March 28, 2016 Issue | Chemical & Engineering News
 
Copyright © 2016 American Chemical Society
 

March 28, 2016 Issue

Volume 94, Issue 13
09413-cov-cover
March 28, 2016 Issue, Vol. 94 | Iss. 13
Scientists are testing whether drugs that alter consciousness can treat intractable mental health conditions
By Jyllian Kemsley
(pp. 28-32)
Features
Business
Despite an economic slowdown in China, expectations are high for 2016 (pp. 18-19)
Education
Teachers say yes, but most of the problems aren’t new (pp. 24-25)
Back Issues
 

News of the Week

Graphene patch could help patients manage diabetes

Wearable, dual-function device monitors glucose in sweat and delivers drugs through skin
(p.5)

Chemists cut in half the number of steps needed to synthesize phorbol

Nineteen-step enantioselective synthesis opens up avenues to previously inaccessible analogs of this biologically active compound
(p.6)

Researcher Thea Ekins-Coward loses arm in University of Hawaii explosion

Incident involved mix of hydrogen, carbon dioxide, and oxygen gases
(p.6)

Carbon dioxide hydrogenated to methanol on large scale

Supported indium oxide catalyst could boost lab-scale process to an industrial level
(p.7)

New model could help detect illicit nuclear tests

Simulations predict isotope ratios of gases that leak from underground test sites
(p.7)

Researchers create living cells containing the smallest genome yet

Minimal bacterial genome contains 473 genes, 149 of which still have unknown functions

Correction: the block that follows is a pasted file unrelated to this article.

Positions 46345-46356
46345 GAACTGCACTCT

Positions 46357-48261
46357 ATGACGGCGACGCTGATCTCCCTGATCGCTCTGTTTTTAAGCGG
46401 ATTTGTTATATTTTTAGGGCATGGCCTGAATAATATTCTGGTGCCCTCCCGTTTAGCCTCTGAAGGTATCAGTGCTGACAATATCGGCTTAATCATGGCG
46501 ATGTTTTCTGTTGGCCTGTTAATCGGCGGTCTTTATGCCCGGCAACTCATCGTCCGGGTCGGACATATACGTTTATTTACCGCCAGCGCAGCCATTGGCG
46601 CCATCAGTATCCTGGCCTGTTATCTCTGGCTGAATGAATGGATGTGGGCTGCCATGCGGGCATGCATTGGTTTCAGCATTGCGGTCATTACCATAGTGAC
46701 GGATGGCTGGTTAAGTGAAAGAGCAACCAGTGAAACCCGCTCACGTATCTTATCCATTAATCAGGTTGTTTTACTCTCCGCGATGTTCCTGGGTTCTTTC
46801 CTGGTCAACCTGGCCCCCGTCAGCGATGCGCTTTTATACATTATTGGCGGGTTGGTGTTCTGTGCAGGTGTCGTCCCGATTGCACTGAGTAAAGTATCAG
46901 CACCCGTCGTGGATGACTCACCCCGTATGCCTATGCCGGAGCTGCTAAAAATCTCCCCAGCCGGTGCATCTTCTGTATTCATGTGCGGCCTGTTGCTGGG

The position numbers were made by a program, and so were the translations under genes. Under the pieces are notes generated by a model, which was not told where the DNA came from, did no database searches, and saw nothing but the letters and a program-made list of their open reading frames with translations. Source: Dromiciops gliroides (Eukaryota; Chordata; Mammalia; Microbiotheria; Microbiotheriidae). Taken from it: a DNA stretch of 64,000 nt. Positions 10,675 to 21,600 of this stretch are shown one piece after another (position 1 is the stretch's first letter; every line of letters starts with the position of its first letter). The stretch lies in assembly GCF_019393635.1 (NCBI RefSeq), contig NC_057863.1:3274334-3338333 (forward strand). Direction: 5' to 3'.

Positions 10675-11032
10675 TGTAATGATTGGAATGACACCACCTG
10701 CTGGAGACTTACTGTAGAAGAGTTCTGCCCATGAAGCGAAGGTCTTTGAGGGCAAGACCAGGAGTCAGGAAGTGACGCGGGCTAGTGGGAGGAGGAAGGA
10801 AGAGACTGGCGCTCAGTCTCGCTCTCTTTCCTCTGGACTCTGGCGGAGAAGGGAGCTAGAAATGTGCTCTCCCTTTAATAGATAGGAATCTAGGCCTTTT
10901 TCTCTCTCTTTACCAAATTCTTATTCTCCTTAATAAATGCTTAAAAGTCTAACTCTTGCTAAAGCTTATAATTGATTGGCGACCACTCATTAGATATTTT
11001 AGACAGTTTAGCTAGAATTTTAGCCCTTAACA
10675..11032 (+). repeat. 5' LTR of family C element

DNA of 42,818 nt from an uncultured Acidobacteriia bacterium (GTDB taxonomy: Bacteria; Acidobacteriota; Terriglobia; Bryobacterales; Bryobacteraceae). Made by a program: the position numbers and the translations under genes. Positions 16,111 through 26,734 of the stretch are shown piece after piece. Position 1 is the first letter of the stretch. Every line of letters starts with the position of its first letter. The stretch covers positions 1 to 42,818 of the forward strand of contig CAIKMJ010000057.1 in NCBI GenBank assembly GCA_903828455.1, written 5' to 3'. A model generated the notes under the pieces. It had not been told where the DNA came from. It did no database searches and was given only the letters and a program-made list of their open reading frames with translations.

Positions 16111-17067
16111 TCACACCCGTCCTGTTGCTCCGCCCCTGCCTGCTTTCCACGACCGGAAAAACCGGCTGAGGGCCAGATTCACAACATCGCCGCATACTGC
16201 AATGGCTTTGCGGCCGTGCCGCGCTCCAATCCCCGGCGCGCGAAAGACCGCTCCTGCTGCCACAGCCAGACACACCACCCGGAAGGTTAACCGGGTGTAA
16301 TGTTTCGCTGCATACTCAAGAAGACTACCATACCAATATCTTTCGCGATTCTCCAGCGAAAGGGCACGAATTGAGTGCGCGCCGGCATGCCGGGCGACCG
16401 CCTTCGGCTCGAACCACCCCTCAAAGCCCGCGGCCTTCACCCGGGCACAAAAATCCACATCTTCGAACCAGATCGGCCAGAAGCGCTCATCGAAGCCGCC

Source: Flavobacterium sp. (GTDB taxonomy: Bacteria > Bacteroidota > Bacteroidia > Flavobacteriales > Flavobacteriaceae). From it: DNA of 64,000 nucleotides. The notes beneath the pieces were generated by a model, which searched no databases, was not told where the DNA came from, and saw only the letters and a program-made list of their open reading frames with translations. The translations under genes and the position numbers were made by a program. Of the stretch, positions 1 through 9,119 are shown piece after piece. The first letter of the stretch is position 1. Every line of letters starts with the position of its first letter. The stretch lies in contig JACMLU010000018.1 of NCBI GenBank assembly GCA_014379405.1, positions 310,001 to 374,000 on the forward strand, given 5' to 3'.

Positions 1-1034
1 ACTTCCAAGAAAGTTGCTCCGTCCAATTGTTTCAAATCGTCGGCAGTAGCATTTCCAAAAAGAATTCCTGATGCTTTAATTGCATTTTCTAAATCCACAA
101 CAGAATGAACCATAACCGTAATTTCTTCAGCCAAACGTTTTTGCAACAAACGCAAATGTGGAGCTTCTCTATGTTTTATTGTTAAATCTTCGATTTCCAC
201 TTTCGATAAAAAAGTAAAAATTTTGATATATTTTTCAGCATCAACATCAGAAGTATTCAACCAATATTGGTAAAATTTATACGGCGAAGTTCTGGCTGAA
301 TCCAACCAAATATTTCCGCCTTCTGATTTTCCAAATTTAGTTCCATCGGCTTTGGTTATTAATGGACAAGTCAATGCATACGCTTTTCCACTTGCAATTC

(p.8)

Z-alkenyl halides made easy

Tough-to-prepare motif succumbs to metathesis
(p.8)

Former employees seek to acquire Affymetrix

$1.6 billion bid for genetic analysis firm attempts to edge out Thermo Fisher
(p.12)

Scripps sues sequencing leader Illumina

Scripps Research Institute alleges Illumina’s sequencing technology infringes patent
(p.12)

BMS to buy start-up Padlock

Deal worth up to $600 million adds small molecules for autoimmune disease
(p.13)

Dyson invests big in batteries

Maker of cordless vacuum cleaners to spend $1.4 billion on technology development
(p.13)

Merck, Harvard sign hefty drug pact

Cancer compounds from chemist Matthew Shair’s lab bring in $20 million
(p.13)

Second chance for rejected grants

OnPar Project offers top NIH proposals to private funders
(p.16)
 

Departments

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Business

Despite an economic slowdown in China, expectations are high for 2016
(pp. 18-19)
New instruments under development could become the marijuana equivalent of the breathalyzer
(pp. 20-21)
With production of farnesene scaled up, profitability is the firm’s next hurdle
(pp. 26-27)

Career & Employment

Flexible scheduling is key to maintaining a sense of balance for many chemists and chemical engineers
(pp. 22-23)

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